All Lincolnshire councils together still seriously short of real cash

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Tierful times
By Andrew Muter | 22 March 2017
Andrew Muter combines the district and county spending power figures and uncovers a worrying trend

L ocal government can now plan ahead with confidence, according to communities secretary Savid Javid.

The publication of the local government financial settlement sets out the level of resourcing and the core spending power available to councils over the next four years. Core spending power may feel like the camouflaging of significant funding cuts. It does, nevertheless, provide some interesting comparative information about what local government financing has become in 2017.

Two-tier local government often struggles to compare itself to unitary government. But by combining district and county spending power figures, it is possible to arrive at ‘whole county’ local government spending figures which can be compared to the whole of England.

One startling outcome of such comparisons is that all but one of the two-tier areas across England have a core spending power per dwelling below the average for English local government. Two-tier areas average a spending power per dwelling of £1,659 – 11.4% below the England average of £1,826. 26 of the 27 two-tier areas are below the average for local government, suggesting the challenges faced by two-tier local government are exacerbated by a historic systemic fault in the allocation of funding. The only two-tier area with a core spending power above the average is Surrey, with a figure of £1,948 per dwelling.

By analysing districts and counties together in their county groupings, it is possible to identify the gap between current core spending power and the England average.

Across all two-tier areas this amounts to an annual funding gap of £1.9bn. A traditional response has been to point to the greater cost of service provision in metropolitan areas because of higher infrastructure costs and higher levels of deprivation. Evidence of the additional cost of rural services has made less impact on funding distribution. But no matter how well such arguments are framed, it is easy to spot the link between the seismic impact of the Brexit vote and the underfunding of the towns and countryside that make up non-metropolitan England.

Hampshire has the greatest gap between its current core spending power and the average – it would need another £180m per year to equal the average. The East Midlands region looks like the biggest loser with all five of its two-tier county areas in the top ten of core spending funding gaps, almost half a billion pounds a year short of the average (box 1).

Box 1
Two-tier area Core spending gap
Local Gov Hantmpshire -£180,356,103
Local Gov Staffordshire -£137,816,881
Local Gov Kent -£126,870,552
Local Gov Lancashire -£117,556,666
Local Gov Derbyshire -£112,137,294
Local Gov Leicestershire -£107,496,873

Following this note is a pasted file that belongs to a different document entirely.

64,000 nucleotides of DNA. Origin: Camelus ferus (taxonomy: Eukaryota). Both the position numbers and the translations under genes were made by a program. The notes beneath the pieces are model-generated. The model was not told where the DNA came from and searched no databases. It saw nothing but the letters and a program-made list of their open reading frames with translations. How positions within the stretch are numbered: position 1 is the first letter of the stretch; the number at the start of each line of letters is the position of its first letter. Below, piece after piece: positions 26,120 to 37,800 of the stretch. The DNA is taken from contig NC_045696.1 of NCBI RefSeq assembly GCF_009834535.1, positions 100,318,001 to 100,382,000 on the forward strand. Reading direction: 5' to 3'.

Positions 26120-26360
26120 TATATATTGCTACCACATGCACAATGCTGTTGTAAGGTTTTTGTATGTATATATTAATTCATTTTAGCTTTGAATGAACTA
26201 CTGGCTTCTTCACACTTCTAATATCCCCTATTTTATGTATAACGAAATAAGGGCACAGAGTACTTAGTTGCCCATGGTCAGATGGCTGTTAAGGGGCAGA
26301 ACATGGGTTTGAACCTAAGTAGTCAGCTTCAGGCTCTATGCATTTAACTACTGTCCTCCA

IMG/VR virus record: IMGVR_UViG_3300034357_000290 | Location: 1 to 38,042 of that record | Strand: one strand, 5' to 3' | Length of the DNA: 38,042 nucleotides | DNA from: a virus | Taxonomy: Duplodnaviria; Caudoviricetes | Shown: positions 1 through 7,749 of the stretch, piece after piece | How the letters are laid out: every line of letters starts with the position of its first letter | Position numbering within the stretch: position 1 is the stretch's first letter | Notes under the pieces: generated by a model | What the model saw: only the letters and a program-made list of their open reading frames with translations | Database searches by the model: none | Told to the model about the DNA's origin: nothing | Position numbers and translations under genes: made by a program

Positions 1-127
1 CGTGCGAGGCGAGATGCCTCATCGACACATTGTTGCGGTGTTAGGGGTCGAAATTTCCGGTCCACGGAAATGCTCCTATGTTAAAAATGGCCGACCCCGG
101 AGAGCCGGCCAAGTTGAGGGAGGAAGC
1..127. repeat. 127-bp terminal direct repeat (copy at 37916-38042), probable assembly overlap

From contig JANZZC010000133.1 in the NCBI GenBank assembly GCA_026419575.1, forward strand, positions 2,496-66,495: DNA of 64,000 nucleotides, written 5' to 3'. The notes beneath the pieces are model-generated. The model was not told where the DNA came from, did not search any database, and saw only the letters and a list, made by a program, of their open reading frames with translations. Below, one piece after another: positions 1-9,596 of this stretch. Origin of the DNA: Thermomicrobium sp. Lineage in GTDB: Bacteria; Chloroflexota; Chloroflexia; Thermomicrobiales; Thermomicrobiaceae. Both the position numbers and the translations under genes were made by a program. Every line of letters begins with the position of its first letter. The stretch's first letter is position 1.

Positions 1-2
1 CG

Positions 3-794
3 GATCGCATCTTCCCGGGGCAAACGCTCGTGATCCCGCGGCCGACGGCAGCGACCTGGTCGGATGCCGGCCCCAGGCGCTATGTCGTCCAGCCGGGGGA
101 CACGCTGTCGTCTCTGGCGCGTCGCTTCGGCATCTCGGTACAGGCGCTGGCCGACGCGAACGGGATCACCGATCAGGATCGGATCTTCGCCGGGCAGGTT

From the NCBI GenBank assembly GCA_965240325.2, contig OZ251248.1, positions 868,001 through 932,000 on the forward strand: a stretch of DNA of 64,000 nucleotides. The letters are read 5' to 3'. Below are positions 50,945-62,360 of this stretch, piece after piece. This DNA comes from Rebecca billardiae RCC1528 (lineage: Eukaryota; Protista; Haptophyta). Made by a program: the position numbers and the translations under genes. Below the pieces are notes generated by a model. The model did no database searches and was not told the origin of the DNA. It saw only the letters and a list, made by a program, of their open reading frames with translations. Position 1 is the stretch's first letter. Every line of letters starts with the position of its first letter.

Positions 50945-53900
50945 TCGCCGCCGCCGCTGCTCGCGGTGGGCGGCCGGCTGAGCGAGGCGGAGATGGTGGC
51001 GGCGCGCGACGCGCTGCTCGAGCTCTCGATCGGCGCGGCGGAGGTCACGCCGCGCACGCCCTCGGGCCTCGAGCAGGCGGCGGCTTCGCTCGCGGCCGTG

Local Gov Essex -£102,380,651
Local Gov Lincolnshire -£91,988,977
Local Gov Nottinghamshire -£90,595,409
Local Gov Northamptonshire -£ 85,097,990
Projections for the next four years offer little comfort. The core spending gap widens by 2019/20 for 18 of the 27 two-tier areas. Districts see their spending power reducing by an average 10% over this period, a result of the transfer of New Homes Bonus funds to county authorities. And while counties benefit from this switch and an increase in Better Care Fund, two-thirds of county areas still fall further behind as average core spending power increases nationally. Staffordshire and Leicestershire have the biggest challenges in terms of core spending power at around 80% of the England average.

Unsurprisingly, eight London boroughs feature in the core spending power top ten. Although Wandsworth LBC is at the bottom of the table, London figures do not include the additional spending at Greater London Authority level. Other cities including Liverpool, Birmingham and Manchester also have above average core spending figures (box 2).

Box 2
Authority Top 10 core spending power per dwelling (19/20)
City of London £4,610
Isles of Scilly £4,180
Hackney £2,297
Newham £2,292
Camden £2,260
Knowsley £2,230
Tower Hamlets £2,219
Brent £2,169
Haringey £2,094
Islington £2,092
Those who have argued against the shift in New Homes Bonus towards counties will feel vindicated. It’s clear that two-tier local government is significantly underfunded in comparison with unitary local government and shifting resources between the tiers fails to address this.

One question remains unanswered. If two-tier local government is so poorly funded, why haven’t we seen more evidence of catastrophic service failure in these areas? The answer may lie in the agility of districts in transforming themselves and in the ability of counties to focus on the big strategic challenges in adult social care and children’s services. It may just be that today’s orthodoxy is wrong. Scale and unitarisation may look like the way ahead but maybe two tier local government is the right answer for efficient, agile local government.

Andrew Muter is chief executive of Newark & Sherwood DC

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